Behind the scenes, before these ODP tournaments and camps, I would always have to find ways to fundraise to pay the necessary fees. I did everything from selling water bottles on the Seattle waterfront to selling boxes of cookies in Pike Place Market. Although we received support from Seattle United, every winter, my siblings and I sold many raffle tickets in front of a Starbucks to give back to the financial aid program. One year, we broke the club record and sold around $10,000 worth of tickets for the program.
I have been fortunate enough to raise enough money to pay the costs and attend the events with the support of many people, whom I am very grateful for. If I had not raised enough funds to attend these tournaments, I ultimately would not have been scouted for the youth national team programs. That being said, I cannot imagine the amount of talent that is out there in the United States waiting to be found. Finances remain a barrier for many young players like myself and their families, and I strongly believe that this should no longer be an obstacle for any player in the United States.
In order to produce the very best talent, U.S. Soccer needs to reach every corner of the country to provide playing opportunities to those who cannot otherwise afford them. That being said, by expanding access for low-income players, U.S. Soccer can expand its player pool at every level while reducing the impact of economic disparities on athletic outcomes.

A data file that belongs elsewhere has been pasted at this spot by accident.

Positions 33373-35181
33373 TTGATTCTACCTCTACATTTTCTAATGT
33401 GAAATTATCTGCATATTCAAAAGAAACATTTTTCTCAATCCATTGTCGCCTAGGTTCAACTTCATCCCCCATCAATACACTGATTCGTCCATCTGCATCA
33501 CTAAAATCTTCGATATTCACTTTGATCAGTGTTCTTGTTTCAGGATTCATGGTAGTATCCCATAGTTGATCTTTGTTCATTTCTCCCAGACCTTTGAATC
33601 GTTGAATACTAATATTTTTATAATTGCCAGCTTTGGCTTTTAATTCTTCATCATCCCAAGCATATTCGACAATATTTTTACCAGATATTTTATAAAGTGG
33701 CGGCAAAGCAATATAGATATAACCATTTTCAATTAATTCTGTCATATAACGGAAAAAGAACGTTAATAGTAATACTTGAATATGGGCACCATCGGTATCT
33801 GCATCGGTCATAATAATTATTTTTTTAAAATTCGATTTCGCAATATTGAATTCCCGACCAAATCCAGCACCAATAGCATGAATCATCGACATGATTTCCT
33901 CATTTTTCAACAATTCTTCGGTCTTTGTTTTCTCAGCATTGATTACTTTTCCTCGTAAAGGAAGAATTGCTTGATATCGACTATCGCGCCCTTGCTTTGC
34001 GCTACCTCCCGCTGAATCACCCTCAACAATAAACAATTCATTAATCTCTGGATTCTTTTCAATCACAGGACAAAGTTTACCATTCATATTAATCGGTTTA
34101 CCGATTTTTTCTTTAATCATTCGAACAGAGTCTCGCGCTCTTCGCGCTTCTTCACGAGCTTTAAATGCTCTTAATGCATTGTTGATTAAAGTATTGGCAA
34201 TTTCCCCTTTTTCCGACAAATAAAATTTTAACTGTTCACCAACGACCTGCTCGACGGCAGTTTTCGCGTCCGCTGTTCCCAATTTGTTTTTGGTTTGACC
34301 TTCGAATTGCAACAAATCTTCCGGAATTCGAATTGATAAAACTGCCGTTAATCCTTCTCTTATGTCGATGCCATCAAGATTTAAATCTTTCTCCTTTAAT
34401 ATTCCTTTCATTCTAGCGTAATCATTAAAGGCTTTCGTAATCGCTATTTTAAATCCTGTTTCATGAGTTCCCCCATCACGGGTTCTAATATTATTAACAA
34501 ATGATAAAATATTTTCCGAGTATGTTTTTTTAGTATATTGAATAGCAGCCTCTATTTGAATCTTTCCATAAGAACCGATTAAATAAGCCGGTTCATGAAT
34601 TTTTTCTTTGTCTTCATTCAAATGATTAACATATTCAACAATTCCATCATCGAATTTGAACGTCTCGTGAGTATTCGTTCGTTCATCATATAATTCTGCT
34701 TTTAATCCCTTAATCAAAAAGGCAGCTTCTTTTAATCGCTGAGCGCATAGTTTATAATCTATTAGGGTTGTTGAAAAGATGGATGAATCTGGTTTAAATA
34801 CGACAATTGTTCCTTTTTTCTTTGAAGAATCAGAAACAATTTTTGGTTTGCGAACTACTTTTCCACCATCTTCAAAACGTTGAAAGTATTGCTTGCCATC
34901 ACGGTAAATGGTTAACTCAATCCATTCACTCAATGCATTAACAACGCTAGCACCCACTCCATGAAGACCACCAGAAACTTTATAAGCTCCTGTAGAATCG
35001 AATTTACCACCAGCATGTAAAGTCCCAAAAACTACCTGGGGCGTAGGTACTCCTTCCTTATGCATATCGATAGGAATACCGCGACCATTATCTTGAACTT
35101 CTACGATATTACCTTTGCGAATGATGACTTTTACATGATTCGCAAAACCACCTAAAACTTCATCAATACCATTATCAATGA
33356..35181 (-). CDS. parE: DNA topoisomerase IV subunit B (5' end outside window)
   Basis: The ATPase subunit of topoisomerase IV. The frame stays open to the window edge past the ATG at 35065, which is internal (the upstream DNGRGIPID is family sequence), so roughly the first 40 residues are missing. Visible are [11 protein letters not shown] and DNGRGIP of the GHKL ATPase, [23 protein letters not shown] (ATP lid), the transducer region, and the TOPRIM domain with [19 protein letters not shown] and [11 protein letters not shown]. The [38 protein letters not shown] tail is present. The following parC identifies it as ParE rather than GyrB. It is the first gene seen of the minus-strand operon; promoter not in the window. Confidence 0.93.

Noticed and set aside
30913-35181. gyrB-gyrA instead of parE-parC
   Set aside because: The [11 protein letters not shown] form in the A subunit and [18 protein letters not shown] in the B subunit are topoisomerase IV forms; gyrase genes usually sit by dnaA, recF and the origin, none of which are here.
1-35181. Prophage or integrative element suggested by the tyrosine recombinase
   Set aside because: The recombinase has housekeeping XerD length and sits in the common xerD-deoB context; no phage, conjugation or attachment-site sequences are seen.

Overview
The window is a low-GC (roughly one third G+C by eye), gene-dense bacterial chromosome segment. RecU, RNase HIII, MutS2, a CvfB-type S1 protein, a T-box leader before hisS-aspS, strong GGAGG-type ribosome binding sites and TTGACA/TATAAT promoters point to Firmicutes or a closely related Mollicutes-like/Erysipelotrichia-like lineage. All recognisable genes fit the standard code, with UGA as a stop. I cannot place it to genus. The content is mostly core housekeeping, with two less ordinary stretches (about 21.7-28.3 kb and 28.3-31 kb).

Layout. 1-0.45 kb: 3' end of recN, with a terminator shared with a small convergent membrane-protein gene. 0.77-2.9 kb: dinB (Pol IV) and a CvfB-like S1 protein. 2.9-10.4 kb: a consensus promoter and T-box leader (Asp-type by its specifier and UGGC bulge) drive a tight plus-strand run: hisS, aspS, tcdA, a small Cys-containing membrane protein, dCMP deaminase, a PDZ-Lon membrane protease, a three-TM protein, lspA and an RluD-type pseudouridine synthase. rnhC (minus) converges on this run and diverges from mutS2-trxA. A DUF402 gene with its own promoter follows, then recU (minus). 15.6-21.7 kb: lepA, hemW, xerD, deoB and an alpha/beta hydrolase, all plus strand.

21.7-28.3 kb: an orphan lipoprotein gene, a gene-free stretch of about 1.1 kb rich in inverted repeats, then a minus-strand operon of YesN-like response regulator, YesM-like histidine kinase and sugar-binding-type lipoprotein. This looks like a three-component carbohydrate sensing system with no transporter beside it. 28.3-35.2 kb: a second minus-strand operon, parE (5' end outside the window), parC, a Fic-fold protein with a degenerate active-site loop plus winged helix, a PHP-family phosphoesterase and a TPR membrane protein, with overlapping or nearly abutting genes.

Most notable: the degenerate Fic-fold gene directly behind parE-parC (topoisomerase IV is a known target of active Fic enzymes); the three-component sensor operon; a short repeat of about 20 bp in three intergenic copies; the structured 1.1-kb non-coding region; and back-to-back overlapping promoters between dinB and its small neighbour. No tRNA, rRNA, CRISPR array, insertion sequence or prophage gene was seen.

I also strongly believe that there are currently not enough people of color at the highest levels. Young athletes really need to be seeing people that look like them in positions of influence to show that their dreams are attainable, and that they understand some of the experiences they may face on and off the pitch. I have personally experienced the impact of having a person of color or a female as a coach. I have had Zahra Lechak, who was former US Development academy regional director, Katiana Khosrowyar, former Iranian women’s national team coach, and Jodi Washington, former coach of the San Jose Earthquakes youth club.
It was inspiring throughout my developmental journey to have people in that position who looked like me, and who had the same dreams as a footballer. Specifically, it was a blessing to have Brandi Chastain, a U.S. Soccer icon, as a role model and share words of encouragement with me. Seeing females and people of color accomplishing their goals at the highest levels, even in environments where they were a minority, allowed me to see that my dreams were really attainable. That’s why I think that it’s essential that we bring more diverse leadership across the soccer landscape. This will put U.S. Soccer in a stronger position to provide more role models for the next generation of diverse soccer players in our country.
Finally, I believe that there should be more opportunities for girls of color within U.S. Soccer’s youth national team programming. Personally, it was demoralizing to face racial and financial barriers throughout my youth playing career. That being said, I think that more girls from similar backgrounds to mine should have access to high level opportunities, as it will boost their morale in the face of challenges outside of their control, and ultimately show them that their athletic aspirations are attainable.